A controversial topic in the world of swimming pools, but one that is worth understanding better. CYA, or Cyanuric Acid as it is known as, is a pool stabilizer and makes up just one part of the chemicals many people use to cleanse their pool and make it safe to swim in.

Although many people don’t see it as an essential chemical, it is the sort of product that will enhance the capabilities of the other chemicals, particularly chlorine. By adding CYA, the chlorine in your pool maintains its sanitising abilities for longer. Essentially, it keeps your water clean for longer by stabilizing the chlorine.

That might be the basic overview, but it goes on…

CYA Comes In Different Forms

Although you may have heard people talking about this chemical, you may be using it to treat your water already. This is because it is often added to chlorine and sold as stabilized chlorine. If this is the type of chemical you are adding to your pool, there is no need to add additional CYA. For some people, this is more convenient as they don’t have to get the measurment right before adding it to their water, but others prefer to measure it seperately so they can be accurate in their amounts.

CYA and UV Rays

UV rays can render the chlorine in your pool useless, evaporating almost three-quarters of the chlorine within hours of it being added to the water. This is where CYA comes in. It protects the chlorine from UV rays so it stays in your pool, and keeps it clean. When it does its job, chlorine kills bacteria which is the whole purpose of using it. the problem is, when it does this it becomes combined chlorine, no longer able to sanitise the water in the same way it did in its former state, total chlorine.

Cyanuric acid allows the chlorine to kill bacteria and contionue to do so, prolonging its effectiveness.

Why Should I Use CYA?

Unless you want to be adding chlorine to your pool water every other hour, CYA is an important chemical to include in your cleansing treatment. Cyanuric acid prevents the breakdown of chlorine when in contact with UV rays and makes it last up to 5 times longer than it would otherwise.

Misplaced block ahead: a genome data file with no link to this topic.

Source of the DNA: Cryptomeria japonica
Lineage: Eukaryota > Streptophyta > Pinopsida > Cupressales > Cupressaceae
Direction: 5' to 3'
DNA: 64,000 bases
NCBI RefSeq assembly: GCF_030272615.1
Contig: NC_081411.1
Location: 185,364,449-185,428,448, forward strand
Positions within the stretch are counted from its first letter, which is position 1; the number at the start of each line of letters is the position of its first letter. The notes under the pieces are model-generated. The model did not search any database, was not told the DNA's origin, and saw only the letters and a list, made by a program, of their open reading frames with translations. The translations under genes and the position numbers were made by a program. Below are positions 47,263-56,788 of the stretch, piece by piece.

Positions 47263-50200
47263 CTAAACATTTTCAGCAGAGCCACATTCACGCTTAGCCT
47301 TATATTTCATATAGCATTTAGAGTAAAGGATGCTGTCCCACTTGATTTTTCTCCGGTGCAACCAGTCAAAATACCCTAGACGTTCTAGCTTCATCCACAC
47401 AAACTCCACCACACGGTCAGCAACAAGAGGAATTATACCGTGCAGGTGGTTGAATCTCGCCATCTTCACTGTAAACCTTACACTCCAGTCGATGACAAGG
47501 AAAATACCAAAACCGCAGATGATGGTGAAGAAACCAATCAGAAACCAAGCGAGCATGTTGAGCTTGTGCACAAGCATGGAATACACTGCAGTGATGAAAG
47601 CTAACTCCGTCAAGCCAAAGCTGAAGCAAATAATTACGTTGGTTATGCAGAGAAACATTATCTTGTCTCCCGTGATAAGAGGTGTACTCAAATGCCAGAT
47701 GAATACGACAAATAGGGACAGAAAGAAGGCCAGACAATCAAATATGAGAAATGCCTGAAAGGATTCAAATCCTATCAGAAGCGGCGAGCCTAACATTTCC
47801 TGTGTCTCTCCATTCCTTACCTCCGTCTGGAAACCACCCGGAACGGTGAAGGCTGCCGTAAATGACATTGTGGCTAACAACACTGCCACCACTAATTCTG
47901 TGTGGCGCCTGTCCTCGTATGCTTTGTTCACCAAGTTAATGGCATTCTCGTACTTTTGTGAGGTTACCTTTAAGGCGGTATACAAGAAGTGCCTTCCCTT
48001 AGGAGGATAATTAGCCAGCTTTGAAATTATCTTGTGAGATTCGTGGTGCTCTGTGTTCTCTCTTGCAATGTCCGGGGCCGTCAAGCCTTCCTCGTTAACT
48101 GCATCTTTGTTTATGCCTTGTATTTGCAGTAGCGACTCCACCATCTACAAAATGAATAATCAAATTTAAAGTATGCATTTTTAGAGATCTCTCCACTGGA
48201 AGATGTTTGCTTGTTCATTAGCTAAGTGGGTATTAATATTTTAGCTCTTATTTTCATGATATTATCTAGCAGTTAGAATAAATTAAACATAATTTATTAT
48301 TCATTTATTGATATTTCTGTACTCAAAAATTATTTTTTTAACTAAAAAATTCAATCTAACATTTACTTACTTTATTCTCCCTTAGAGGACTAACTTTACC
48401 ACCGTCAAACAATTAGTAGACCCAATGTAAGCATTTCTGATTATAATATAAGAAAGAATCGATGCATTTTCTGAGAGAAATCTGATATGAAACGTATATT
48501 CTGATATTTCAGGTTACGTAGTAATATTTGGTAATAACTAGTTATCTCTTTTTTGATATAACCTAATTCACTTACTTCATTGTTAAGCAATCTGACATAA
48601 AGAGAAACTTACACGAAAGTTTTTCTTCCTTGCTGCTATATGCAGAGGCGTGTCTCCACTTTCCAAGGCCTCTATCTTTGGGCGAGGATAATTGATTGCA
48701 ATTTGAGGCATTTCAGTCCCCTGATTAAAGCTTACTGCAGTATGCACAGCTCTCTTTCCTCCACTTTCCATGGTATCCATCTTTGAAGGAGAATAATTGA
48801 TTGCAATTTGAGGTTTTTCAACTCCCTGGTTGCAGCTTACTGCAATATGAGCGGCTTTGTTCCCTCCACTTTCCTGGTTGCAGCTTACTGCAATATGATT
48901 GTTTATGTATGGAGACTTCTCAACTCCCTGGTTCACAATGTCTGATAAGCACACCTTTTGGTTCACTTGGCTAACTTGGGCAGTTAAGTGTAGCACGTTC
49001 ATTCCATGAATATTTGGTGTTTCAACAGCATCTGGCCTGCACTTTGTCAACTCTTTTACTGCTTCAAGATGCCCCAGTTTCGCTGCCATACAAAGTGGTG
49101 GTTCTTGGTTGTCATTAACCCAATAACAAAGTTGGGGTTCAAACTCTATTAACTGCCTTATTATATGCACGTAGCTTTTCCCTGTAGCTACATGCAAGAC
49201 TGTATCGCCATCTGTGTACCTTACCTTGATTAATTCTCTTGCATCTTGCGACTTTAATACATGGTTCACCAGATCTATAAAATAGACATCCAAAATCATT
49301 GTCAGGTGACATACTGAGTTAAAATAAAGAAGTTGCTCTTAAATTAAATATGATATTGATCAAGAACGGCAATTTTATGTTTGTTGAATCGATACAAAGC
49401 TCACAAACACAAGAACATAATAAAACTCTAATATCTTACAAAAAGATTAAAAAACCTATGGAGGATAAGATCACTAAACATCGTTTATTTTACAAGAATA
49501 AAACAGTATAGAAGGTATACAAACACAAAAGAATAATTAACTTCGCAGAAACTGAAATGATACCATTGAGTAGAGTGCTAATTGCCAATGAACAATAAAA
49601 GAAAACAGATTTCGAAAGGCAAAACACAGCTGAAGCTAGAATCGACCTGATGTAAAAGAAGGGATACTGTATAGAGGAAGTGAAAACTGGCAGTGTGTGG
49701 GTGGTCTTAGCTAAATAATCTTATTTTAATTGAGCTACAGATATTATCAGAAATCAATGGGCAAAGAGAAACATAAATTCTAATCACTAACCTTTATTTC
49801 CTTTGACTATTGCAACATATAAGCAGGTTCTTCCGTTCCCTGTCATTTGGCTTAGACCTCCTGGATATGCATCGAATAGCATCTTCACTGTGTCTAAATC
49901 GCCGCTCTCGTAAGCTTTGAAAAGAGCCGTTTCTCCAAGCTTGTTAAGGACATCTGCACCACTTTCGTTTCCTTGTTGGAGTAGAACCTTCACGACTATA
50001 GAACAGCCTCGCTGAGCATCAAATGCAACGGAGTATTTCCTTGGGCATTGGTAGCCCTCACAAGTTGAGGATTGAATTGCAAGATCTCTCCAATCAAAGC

This ensures your pool is not at the mercy of bacteria and other contaminants and gives you the confidence to know the water is going to be safe for days.

Why Does Cyanuric Acid Get A Negative Rep?

A lot of the time, people are unsure about CYA often because accuracy is important. When you have high CYA it reduces the effectiveness of the chlorine, defying the point of using it in the first place. It also means there are two sets of chemicals in your pool that are not doing their job.

Sometimes, CYA levels are too high because the person adding the chemicals is already using stabilized chlorine. Additional CYA will reduce effectiveness. The alternative is to switch to a regular chlorine and add your own CYA but if you are experiencing high levels of it already, wait for the current batch to evaporate and add fresh water before doing so.

If the levels are particularly high some pools will require draining and refilling.

What Is The Optimal Level Of CYA In A Swimming Pool?

Depending on where you get your information from, a lot of people have different opinions on this. The World Health Organisation advises that you should maintain CYA levels in a pool at a maximum of 100 parts per million (ppm).

Others say 50 ppm is a better ratio as too much CYA prevents chlorine from being as effective. The general consensus for having too little is anything around 30 ppm and below.

How Do I Know My CYA Levels Are Off?

There are a few telling signs that your cyanuric acid levels are not right, most notably the formation of algae or cloudy water when the pool chemicals would usually be doing their job.

This can be down to several reasons such as a faulty filter but it is always best to test the water to see what exactly is causing the contamination.

How To Test CYA Levels

The most accurate way is to take a sample to a pool cleaning supply store. From there, they will have the equipment to take a proper reading to give you an accurate assessment.

Otherwise, a lot of people use test strips to continually monitor CYA levels. If your cyanuric acid levels are too high, you might find it hard to read the test strip. Also, turbidity test kits are popular and easy to use.

Check Your State’s CYA Laws

Because each state has its own regulations when it comes to swimming pools, chemicals, and CYA levels are something you have to comply with. These will vary from place to place so make sure you are keeping your CYA levels in line with local law.

Some will seem low when compared to others as they can vary from maximums of 30 to 100 ppm which sounds surprising.

How Often Should I Test My Pool Water?

Testing the cleanliness of your pool water is something you need to do regularly. The longer you leave it the worse the water can get but out of the summer months, once a week should suffice.

In the summer when the pool is used frequently, and the UV rays are greater, it is a good idea to test it twice a week. Stick to the same days every week and use a maintenance schedule. Your CYA levels shouldn’t fluctuate too much so keep an eye out for irregular readings and use a test kit to keep an eye on the chemical and pH levels.


It doesn’t matter what type of pool you have or use (a public pool will maintain their CYA levels), optimal levels of CYA help to keep the users safe by ensuring there is adequate sanitation.

Be sure to regularly keep an eye on the levels of all chemicals so you and your family can enjoy clean water every time you swim.